While massive industrialization and female empowerment are happening across SEA, there is still a strong underlying focus on deference to the opinion and direction of the male members of the family, business, and society in general. In conducting focus group discussions or home visits, most female respondents might not be able to openly express their perspectives when asked with a male present.

  • Learn proper Communication and Feedback practices
    Across the Asian culture, agreeableness, diplomacy and respectfulness are essential in communication. Direct language and demands are often met with silence and agreement but not necessarily understanding, acceptance and compliance. Negative opinions or feedback are also culturally unacceptable, hence, a positive approach to sharing information and constructive criticism are needed to have an open and transparent communication and proper execution of the project.

  • Establish Personal Rapport and Interaction
    It is very important to establish personal rapport, either in conducting business or in conducting interviews. Although there is widespread adoption of technology in terms of mobile telecommunication and the internet, business transactions must be preceded by a personal meeting, and in-depth interviews must be done face-to-face. There is a very low uptake of online surveys as there is a general distrust and perceived inappropriateness of asking for someone’s opinion and perspective without being physically present. Hence, the better options are Computer-Aided Personal Interviews or in-facility online surveys to encourage successful execution.

  • Always consider the localization of concepts and nuances of Language
    Concepts and context must be clearly understood. SEA languages are contextual and definitions and meanings are affected by different tones; the same words with slight differences in tones can mean completely something different. It is essential that project objectives, screeners, questionnaires and expected outputs are discussed and understood in detail prior to the project. There must be an emphasis on proper translation of documents as rough interpretations may totally change meanings and definitions.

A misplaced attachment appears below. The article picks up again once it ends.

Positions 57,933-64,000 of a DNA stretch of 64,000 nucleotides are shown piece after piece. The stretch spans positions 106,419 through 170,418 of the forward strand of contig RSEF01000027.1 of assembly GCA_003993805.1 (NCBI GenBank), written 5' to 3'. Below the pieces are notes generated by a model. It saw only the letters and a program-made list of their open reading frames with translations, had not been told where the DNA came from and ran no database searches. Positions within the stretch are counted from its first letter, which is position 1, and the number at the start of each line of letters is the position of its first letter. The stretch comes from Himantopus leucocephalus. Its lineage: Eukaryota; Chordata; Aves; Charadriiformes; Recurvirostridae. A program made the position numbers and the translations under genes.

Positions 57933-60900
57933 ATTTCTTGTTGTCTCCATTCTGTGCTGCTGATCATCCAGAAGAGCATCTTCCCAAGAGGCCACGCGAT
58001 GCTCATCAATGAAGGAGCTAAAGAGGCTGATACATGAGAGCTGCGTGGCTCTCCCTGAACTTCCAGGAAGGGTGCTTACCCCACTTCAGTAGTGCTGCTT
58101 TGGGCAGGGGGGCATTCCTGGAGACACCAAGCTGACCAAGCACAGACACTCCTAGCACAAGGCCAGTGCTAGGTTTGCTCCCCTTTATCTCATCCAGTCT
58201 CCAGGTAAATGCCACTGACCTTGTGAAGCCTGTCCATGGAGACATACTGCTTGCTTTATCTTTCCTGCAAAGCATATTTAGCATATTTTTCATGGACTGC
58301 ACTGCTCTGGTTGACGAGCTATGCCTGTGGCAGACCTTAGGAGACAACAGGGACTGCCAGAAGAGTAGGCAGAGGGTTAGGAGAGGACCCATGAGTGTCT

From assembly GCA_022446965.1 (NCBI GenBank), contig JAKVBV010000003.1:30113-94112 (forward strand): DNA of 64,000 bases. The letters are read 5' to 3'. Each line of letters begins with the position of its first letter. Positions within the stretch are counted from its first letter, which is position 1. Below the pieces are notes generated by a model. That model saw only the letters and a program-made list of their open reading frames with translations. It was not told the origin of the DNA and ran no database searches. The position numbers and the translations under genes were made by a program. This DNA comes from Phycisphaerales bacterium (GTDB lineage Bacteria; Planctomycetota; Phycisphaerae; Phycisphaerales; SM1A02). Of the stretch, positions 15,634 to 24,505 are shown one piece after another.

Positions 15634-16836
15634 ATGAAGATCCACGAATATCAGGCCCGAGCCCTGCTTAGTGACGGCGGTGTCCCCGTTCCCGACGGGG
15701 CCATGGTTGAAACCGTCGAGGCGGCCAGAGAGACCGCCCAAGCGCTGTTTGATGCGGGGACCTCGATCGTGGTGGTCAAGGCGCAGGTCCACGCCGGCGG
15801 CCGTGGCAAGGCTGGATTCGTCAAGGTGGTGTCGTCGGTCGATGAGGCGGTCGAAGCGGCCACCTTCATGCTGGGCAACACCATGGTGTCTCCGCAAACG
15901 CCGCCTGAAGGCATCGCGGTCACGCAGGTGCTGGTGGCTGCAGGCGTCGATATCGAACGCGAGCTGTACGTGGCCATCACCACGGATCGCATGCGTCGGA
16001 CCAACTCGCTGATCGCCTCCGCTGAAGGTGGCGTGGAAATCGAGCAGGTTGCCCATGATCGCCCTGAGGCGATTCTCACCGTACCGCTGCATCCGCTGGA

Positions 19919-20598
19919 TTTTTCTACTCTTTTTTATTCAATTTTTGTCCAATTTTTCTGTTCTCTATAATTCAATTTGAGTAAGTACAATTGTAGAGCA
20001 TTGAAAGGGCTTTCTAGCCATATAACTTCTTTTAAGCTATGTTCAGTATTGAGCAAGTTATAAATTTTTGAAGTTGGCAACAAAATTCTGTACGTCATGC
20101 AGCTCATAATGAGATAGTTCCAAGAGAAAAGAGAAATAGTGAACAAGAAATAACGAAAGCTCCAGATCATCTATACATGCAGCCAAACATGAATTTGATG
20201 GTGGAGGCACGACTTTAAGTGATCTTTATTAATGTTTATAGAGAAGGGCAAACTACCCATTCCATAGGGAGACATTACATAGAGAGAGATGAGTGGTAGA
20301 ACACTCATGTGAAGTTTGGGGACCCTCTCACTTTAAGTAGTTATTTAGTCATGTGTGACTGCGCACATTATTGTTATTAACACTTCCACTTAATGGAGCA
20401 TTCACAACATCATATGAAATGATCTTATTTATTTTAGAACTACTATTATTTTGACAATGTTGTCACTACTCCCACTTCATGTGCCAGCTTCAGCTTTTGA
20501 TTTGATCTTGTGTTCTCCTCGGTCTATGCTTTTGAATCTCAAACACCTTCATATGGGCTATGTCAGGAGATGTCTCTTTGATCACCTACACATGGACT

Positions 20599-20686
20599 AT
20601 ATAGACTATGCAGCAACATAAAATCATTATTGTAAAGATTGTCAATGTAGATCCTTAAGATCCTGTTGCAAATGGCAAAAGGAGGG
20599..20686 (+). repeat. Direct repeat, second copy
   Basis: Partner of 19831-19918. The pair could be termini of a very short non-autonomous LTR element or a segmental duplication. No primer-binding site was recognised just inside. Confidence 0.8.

Recommendation

Quantitative Studies

Successful Quantitative Market Research is often conducted face-to-face, whether through intercepts or door-to-door. Personal interaction is imperative in Southeast Asia and despite the wide adoption of internet usage and mobile phones, interviews are still conducted in person. The low cost of labor and operating costs allow inexpensive execution Paper-Aided Personal Interviews. Since online surveys are often not successfully and properly executed, a growing alternative is Computer-Aided Personal Interviews which are conducted in-facility or using handheld devices (in urban areas). Hence, at SIS International, we have our on-the-ground resources to ensure localized, efficient, and successful execution of fieldwork studies.

Qualitative Studies

Qualitative market research interviews are still done traditionally, although there is growing adoption of new technologies and processes through the use of innovative software and platforms.

Competitive interviews and Business to Business (B2B) Interviews

Although often difficult at the initiation due to lack of databases and secondary materials to identify the proper respondents, once professional and personal connections are established, most Southeast Asians are often open, helpful, and eager to share information with another professional.

Panel Providers have increased their coverage in the region, with the growing demand for market entry, industry landscape, and competitive studies. The best sources still remains memberships in professional, social, religious, and practice groups.